I would like to share my recent thoughts on the issue of Corporate Governance in Islamic financial institutions featured in the newsletter of Hawkamah, the Institute for Corporate Governance of Dubai International Financial Centre. As part of its Thought Leadership Series, Hawkamah had conducted an exclusive interview with purpose of getting information and enlightening several essential issues pertaining to corporate governance practice of IFIs across jurisdictions. Below is the excerpt of the interview (Also available at http://www.hawkamah.org/news_and_publications/newsletter/files/10.pdf)
Part of Hawkamah’s thought leadership strategy involves engaging scholars with its work to look at Corporate Governance challenges faced by the region. Zulkifli Hasan a Ph.d candidate of University of Durham, UK from Malaysia has recently joined for a three-month program and has been working on the Taskforce on Islamic Financial Institutions (IFIs). His unique research focus is Shari’ah governance and he has analyzed and looked at corporate governance of IFIs in Malaysia, GCC Countries and the UK.
What is Shari’ah governance?
In IFIs, Shari’ah governance mostly refers to the management, establishment and affairs of the Shari’ah board. The Shari’ah board, normally consists of fiqh scholars, practitioners and academicians, is an independent body entrusted with the duty of directing, reviewing, supervising the activities of IFIs for purpose of Shari’ah compliance and issuing legal rulings pertaining to Islamic banking and finance. In carrying out these duties, the Shari’ah board needs sound framework and structure to ensure its independence and effectiveness. On this basis, Shari’ah governance refers to a set of organizational arrangement as to how the Shari’ah board is directed, managed, governed and controlled that ensures the governance structure and framework is in compliance with the principles of Shari’ah. Shari’ah governance aims at ensuring the Islamicity of financial transaction and activities so as to uphold the integrity of the IFIs as inspired by all stakeholders by strengthening the institution of Shari’ah board.
What is the main issue involved in relation to Shari’ah governance system?
As Islamic finance becomes an integral part of the international financial system, it will face numerous challenges. The world has experienced numerous distinct banking crises in the past including the recent crisis which are all based on conventional banking system. In order to prove its resilience and provide for a better alternative to its conventional counterpart, the Islamic financial industry needs to ensure that it will not be a source of such financial instability.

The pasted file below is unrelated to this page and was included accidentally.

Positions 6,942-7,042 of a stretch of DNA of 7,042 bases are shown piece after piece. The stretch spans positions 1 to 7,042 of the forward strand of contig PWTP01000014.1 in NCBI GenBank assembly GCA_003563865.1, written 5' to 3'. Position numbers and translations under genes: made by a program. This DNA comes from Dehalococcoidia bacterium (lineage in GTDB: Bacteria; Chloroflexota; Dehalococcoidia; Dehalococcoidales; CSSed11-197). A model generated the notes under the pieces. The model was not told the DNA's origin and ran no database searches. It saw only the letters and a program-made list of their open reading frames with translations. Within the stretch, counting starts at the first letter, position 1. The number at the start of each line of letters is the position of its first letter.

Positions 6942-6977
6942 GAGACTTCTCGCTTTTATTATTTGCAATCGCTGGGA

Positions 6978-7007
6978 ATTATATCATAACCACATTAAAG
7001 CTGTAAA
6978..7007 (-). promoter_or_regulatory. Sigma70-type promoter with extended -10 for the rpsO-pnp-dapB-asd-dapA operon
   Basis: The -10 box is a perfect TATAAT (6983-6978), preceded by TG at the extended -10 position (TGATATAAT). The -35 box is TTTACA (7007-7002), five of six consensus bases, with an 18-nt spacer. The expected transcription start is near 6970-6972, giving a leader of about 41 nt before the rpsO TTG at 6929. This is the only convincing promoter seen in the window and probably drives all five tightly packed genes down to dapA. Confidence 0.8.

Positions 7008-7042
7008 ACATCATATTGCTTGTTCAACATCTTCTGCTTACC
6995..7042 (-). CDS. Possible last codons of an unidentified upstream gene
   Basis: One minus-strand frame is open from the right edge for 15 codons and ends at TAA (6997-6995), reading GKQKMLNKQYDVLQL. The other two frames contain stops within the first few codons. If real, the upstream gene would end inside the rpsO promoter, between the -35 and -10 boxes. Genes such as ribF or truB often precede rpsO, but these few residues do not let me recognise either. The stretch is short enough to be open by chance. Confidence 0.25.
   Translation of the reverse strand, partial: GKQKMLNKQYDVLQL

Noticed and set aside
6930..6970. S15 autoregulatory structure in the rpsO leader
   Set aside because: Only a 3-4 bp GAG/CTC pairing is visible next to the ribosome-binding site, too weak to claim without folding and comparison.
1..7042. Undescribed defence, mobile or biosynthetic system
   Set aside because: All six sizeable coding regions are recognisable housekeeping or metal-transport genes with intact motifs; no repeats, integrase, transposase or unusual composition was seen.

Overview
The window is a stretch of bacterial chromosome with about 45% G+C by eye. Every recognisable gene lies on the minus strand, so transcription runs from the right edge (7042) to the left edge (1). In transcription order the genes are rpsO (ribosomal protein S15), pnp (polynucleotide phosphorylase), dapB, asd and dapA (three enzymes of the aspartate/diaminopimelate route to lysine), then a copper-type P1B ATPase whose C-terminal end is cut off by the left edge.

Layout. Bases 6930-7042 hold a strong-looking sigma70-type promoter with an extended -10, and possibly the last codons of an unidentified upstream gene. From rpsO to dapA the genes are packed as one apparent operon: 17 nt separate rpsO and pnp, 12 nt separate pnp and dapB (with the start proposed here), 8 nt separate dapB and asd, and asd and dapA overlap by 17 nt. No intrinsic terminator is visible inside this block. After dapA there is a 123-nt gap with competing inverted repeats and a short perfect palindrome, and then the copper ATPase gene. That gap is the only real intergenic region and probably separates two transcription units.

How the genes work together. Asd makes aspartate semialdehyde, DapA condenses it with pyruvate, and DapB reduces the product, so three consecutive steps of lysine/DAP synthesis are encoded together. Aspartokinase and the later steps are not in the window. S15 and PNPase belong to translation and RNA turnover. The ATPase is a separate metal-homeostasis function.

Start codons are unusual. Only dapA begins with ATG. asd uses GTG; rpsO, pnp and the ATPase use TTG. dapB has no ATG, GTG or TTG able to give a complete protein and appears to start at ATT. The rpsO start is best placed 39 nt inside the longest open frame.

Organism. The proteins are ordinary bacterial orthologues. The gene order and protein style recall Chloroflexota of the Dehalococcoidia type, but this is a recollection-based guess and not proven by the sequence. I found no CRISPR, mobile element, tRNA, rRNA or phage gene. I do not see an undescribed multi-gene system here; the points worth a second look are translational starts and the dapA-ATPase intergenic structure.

A sound Shari’ah governance system is one of the main contributors that guarantee the stability in IFIs because the integrity of IFIs greatly depends on the status of Shari’ah compliance, the impact of products, professional competence and behaviour towards and observance of Shari’ah norms. For instance, one of the major factors of the 1986 failure of Kleinwort Benson, the first investment bank to introduce an Islamic unit trust, was due to investor’s reservations about the absence of a Shari’ah governance system. Additionally the closure of Ihlas Finance House in Turkey in 2001 was due to poor governance practice and this includes failures of management, control, strategy and regulators.
Therefore it is very important for us to identify challenges and to promote best practice in relation to Shari’ah governance system such as the independence of Shari’ah board, its operative procedures, transparency and disclosure practices, conflict of interest arrangement and competency board and executives. These efforts will bring into focus the needed measures that need to be carried out to strengthen and improve the Shari’ah Governance system in IFIs.
What do you hope to achieve in relation with Shari’ah governance system in IFIs?
IFIs in Malaysia, GCC Countries, the UK and any other part of the world have different set of frameworks. The existing Shari’ah governance framework needs further enhancement and improvement and this is important for the consolidation and sustainable of Islamic finance industry globally. I strongly believe that the need to have effective Shari’ah governance is really crucial which would then strengthen the credibility of IFIs. Failure to provide efficient Shari’ah governance would inevitably lead to serious disruptions in the market which would have dire consequences for Islamic finance industry itself. I personally hope that the future Shari’ah governance framework will be nurtured from the best practices and more importantly will be able to promote additional values to the existing corporate governance framework such as trust, fairness, transparency, credibility, responsibility through the underlying Islamic principles of beliefs (aqidah), Shari’ah and ethics (akhlaq). For this purpose, there must be continuous, thorough and intensive research on the subject of corporate governance of IFIs and I believe that in this aspect, Hawkamah is one of the institutions that can contribute something towards this aspiration.
Sultan Qaboos Grand Mosque, Muscat, Sultanate of Oman